• Billy Crowe

      I’m the opposite. I love veggies, but do not like eating fruit. I had a childhood allergy toward some of the acids. I outgrew them, so I never had a taste for fruit. I use non-fat vanilla yogurt, a small amount of pure fruit juice and frozen fruit in mine. It tastes like a milkshake (that I miss SO much) and I get the nutrients from all the fruit.

  • Z

    I definitely think vegetables are the key ingredients to good smoothies. Fruits are so high in sugar that they should be minimally added.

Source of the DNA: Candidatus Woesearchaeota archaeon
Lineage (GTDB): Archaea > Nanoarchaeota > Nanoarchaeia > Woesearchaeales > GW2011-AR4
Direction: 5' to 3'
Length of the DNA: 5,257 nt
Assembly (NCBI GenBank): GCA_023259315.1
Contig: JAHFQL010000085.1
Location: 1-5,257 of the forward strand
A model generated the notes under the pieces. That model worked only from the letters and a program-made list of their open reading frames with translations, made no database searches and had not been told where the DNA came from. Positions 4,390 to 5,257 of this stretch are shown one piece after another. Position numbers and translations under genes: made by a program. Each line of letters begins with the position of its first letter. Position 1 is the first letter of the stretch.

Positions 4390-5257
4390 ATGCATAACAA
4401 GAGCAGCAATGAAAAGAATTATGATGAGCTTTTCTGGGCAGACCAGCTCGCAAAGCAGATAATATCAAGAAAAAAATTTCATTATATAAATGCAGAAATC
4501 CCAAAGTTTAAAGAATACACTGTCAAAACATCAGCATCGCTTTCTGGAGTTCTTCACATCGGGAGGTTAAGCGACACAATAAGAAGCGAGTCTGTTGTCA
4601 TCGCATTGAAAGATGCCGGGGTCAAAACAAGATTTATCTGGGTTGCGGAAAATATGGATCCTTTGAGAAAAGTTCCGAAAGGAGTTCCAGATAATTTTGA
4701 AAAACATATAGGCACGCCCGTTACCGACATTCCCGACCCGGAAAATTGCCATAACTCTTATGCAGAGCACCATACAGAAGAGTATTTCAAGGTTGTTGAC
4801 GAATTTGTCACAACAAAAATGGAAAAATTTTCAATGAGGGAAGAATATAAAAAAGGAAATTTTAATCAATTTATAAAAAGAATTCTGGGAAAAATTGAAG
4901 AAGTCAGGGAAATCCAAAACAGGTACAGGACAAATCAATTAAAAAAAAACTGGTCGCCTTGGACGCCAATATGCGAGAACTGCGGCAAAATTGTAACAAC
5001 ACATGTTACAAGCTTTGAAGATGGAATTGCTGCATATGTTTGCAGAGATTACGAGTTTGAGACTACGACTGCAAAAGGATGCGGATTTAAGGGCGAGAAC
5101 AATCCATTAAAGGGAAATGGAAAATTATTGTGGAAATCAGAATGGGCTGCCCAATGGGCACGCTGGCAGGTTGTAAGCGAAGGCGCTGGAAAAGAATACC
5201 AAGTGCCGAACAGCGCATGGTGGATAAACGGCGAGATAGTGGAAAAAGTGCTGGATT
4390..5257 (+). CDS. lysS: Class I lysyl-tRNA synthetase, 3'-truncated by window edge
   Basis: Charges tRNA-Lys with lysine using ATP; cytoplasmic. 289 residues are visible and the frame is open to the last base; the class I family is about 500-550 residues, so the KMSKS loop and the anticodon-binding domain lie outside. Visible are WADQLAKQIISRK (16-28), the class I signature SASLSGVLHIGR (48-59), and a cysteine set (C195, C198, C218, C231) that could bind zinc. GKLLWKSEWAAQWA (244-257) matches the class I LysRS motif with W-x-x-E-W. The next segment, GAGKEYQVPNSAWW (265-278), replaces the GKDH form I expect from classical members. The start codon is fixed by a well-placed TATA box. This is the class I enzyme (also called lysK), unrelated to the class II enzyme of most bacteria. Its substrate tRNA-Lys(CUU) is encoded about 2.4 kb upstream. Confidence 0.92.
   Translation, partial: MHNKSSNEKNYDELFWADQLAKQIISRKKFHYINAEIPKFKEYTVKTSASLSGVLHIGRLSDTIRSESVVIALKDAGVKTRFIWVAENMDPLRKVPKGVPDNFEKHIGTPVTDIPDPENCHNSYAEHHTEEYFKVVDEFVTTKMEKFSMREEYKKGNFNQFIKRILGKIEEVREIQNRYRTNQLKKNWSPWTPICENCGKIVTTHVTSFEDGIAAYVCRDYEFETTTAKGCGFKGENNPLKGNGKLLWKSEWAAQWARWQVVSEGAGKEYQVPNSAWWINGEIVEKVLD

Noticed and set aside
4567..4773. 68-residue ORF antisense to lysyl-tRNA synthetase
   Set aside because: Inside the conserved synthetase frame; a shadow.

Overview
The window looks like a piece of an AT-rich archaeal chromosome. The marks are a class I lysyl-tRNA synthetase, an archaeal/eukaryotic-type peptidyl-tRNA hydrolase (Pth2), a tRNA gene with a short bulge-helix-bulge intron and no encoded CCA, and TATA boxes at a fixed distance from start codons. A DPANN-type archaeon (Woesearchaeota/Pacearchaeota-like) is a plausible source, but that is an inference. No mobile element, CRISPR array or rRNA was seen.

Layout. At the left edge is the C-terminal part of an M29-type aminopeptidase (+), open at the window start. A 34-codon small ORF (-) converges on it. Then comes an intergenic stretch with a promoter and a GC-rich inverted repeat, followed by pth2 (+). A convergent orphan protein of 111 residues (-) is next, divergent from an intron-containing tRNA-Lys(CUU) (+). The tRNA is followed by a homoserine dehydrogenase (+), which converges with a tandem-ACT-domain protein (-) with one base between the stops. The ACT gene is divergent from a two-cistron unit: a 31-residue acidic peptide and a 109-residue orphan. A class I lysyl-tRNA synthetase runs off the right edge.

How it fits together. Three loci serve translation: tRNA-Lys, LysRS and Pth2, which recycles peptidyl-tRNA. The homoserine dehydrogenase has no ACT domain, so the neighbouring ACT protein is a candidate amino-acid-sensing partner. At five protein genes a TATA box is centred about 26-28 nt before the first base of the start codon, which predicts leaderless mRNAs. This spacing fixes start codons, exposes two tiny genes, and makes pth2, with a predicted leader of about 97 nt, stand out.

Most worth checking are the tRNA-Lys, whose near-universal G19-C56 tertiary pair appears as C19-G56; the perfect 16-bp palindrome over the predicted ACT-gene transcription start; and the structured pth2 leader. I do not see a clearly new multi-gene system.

• Monica

    I make my smoothies at home with water, lemon and lime juices, fresh greens of all types, fresh fruit and/or frozen, a pkage of Truvia and whey protein. Sugar is not high and the calories are low. They’re delicious and healthy and have improved my stamina, skin elasticity, health and much more. I recommend making them at home and not buying them outside because you know exactly what is going into them.

  • Andrea T